January 15, 2014
January 15, 2014
House Bill 375 undersells a valuable Ohio resource and needs to be strengthened. We support legislative efforts to develop a structure more in line with the growing industry in our state.
Good afternoon Chairman Beck and members of the committee. I am Wendy Patton, Senior Project Director at Policy Matters Ohio, a not-for-profit, non-partisan research organization with a mission of contributing to a more prosperous, equitable, inclusive and sustainable Ohio. Thank you for the opportunity to testify today on House Bill 375.
We support a stronger severance tax for the oil and gas industry and we support efforts of the legislature to develop a structure more in line with the growing industry in the state. But many provisions of House Bill 375 need to be strengthened or changed. In its current form, it undersells a valuable resource. We have eight recommendations for your consideration.
Montana had a local oil and gas production tax based on net proceeds (but administered by the state). The oil and gas industry preferred the net proceeds tax as long as the Department of Revenue never audited the deductions. The Department audited the deductions more thoroughly beginning in the 1980s. The oil and gas industry then discovered that there were too many complexities and ambiguities involved in determining what deductions were allowable and too much uncertainty associated with appeals--so the law migrated to "gross value" as a simpler starting point.
A severance tax more like that of other producing states will not stop development, if the resource is here. In 2010, West Virginia, with a severance tax rate of 5 percent on oil and gas, led the country in the number of new gas wells drilled. And, despite the lack of a severance tax, Pennsylvania drilled less than half (833) the number of new wells as West Virginia (1,896). In the late 1990s, Montana lowered production tax rates and added incentives for new production while Wyoming eliminated a severance tax reduction. As a result of the policy changes, the overall tax rate on the natural gas industry was 50 percent higher in Wyoming than in Montana. Both states subsequently underwent a boom in natural gas drilling, but Wyoming has fared better. Between 2000 and 2006, Wyoming added over $10 billion in production value, while Montana only added $2 billion.
Ohio has used income tax cuts as an economic development strategy over the past eight years. Income tax rates have been reduced, or approved for reduction, of nearly 29 percent. But Ohio’s job creation has lagged that of the nation. Since the state income-tax cuts began in 2005, Ohio has ranked third worst among the states in job growth.
States and nations alike find new ways to compete through access to the internet, transportation networks, systems of higher education, and so forth. Investment takes resources. Legislators must identify and harness resources fairly and efficiently. The severance tax is a fair source for funds to build Ohio’s competitiveness for tomorrow, just as the growth industries of the twentieth century contributed to the development of the state as a powerful manufacturing region. It is a fair source to help impacted communities as well. Studies have found that communities that have funding to handle costs that rise in a natural resource boom do better in the long run, when the resource is gone, than other communities. The attachment illustrates uses of severance tax revenues in several states.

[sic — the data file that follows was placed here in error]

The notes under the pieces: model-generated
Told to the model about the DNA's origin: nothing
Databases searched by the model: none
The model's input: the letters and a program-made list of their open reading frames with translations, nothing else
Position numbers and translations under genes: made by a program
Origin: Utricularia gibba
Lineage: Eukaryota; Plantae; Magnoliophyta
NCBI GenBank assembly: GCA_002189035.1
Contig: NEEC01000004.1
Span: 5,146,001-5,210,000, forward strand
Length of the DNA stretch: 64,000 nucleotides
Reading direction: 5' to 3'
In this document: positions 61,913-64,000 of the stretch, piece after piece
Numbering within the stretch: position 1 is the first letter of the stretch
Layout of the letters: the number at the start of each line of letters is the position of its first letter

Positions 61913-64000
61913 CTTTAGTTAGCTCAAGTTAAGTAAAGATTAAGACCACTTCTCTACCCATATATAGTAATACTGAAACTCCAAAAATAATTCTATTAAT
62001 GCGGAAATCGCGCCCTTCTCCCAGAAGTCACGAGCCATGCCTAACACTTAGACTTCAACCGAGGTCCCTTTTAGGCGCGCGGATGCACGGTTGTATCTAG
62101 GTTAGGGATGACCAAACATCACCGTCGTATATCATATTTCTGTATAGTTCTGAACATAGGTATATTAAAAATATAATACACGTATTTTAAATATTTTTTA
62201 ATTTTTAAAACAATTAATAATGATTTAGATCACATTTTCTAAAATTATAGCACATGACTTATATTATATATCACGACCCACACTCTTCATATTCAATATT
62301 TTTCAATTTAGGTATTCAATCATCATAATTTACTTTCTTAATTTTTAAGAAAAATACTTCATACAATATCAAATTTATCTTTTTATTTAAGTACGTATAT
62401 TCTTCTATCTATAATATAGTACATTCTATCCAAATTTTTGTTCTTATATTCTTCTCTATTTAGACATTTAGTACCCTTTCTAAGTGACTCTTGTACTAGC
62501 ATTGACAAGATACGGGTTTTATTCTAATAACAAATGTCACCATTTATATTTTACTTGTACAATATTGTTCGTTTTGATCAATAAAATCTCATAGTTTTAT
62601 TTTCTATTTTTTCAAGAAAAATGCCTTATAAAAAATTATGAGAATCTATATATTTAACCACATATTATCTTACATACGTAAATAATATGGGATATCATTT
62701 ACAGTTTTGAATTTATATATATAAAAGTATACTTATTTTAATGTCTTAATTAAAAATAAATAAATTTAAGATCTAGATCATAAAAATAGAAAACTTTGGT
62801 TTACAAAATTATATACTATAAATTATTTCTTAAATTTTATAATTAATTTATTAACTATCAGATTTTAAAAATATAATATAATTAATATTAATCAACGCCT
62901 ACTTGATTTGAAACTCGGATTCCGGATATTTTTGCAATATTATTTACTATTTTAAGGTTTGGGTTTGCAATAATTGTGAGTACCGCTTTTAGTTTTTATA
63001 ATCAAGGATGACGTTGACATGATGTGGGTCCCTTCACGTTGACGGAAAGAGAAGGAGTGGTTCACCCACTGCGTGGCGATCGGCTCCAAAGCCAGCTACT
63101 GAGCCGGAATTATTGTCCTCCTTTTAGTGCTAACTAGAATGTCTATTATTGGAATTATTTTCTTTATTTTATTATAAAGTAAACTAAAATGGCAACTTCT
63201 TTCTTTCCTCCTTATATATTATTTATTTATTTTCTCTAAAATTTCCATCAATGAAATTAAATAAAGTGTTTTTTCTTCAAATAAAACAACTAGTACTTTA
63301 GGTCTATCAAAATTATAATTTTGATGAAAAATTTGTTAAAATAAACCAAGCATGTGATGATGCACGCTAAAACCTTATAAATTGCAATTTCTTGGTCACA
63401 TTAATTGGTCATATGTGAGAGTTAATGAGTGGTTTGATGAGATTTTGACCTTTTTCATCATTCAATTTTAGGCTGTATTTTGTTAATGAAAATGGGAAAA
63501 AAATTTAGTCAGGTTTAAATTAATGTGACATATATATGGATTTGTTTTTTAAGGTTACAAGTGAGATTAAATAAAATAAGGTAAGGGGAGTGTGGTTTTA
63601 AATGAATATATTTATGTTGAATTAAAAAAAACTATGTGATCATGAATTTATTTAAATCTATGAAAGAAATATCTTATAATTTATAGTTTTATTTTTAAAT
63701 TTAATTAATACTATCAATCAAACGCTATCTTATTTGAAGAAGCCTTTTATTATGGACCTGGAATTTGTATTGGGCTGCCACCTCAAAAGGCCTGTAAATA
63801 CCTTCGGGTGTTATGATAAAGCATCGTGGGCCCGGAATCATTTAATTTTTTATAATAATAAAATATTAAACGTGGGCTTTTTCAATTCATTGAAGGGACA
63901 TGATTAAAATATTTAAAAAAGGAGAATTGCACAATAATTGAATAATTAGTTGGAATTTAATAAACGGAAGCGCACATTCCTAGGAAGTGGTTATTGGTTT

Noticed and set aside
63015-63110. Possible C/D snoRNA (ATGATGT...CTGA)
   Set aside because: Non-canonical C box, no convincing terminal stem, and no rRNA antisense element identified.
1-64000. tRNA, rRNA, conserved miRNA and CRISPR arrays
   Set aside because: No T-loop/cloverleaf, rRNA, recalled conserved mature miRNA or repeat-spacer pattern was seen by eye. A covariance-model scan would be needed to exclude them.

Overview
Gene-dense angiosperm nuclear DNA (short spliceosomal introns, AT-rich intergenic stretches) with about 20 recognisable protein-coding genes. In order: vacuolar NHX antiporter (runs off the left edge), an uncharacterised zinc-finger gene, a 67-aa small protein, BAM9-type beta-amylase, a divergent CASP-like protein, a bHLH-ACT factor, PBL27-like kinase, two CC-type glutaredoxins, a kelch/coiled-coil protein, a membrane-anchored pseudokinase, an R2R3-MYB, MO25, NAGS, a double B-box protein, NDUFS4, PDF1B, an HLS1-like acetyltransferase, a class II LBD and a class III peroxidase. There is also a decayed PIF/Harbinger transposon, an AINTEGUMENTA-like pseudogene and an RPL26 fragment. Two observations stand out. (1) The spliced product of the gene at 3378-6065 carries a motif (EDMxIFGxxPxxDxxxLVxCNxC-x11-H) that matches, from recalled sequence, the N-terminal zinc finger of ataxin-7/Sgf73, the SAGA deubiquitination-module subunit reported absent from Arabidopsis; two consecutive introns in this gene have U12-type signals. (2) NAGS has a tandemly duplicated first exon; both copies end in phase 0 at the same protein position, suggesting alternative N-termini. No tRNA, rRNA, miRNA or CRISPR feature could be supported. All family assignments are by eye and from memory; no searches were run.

Severance taxes are needed, and the revenue they generate should support proper oversight and regulation of the industry, mitigate impacts on local communities, meet current needs of the state and build diversity in the economy for after the boom is over.
Thank you, and I will be glad to answer your questions.
Chairman Beck, Ranking Member Letson and members of the Ways & Means Committee:
Thanks again for the opportunity to testify before the committee on January 15, 2014 on House Bill 375. I am writing to respond to Rep. Cera’s request for information on state distribution of severance tax proceeds to localities. The attached table broadly summarizes severance tax rates and whether proceeds are shared with local government in the 33 states with oil and gas production included in the data tables of the Energy Information Administration.
According to the National Council of State Legislatures, “Many states dedicate severance tax revenues to specific purposes, the most common being:
Ten oil- and gas-producing states — just under a third - do not have specific distributions to local government that we could identify. Other states share severance tax revenues with localities through formula (in several cases, the highway distribution formula is used), through apportioning funds on a standard basis between the county of production and the state, through direct return of funds or, as in the case of Virginia and Pennsylvania, through local severance tax authority.
Please let me know if I can provide any additional information. Thanks for your attention.
Sincerely, Wendy PattonSenior Project Director Download response with table
 E-mail from Dan Bucks, former Director of Revenue for the state of Montana, dated 1/8/2014.
 West Virginia Budget and Policy Center, “Marshall University Natural Gas Study Proves Virtually Nothing,” Fiscal Policy Memo. 10/19/2011.
 Between June 2005, when income-tax reductions where approved, and November 2013, Ohio lost 4.1 percent of its nonfarm jobs, according to seasonally adjusted data from the U.S. Bureau of Labor Statistics survey of employers. That trailed only Michigan and Rhode Island; the U.S. average over that time period was a gain of 2.3 percent. See www.bls.gov.
  Julia Haggerty, “How to get through the gas boom,”The Philadelphia Inquirer, January 6, 2011.
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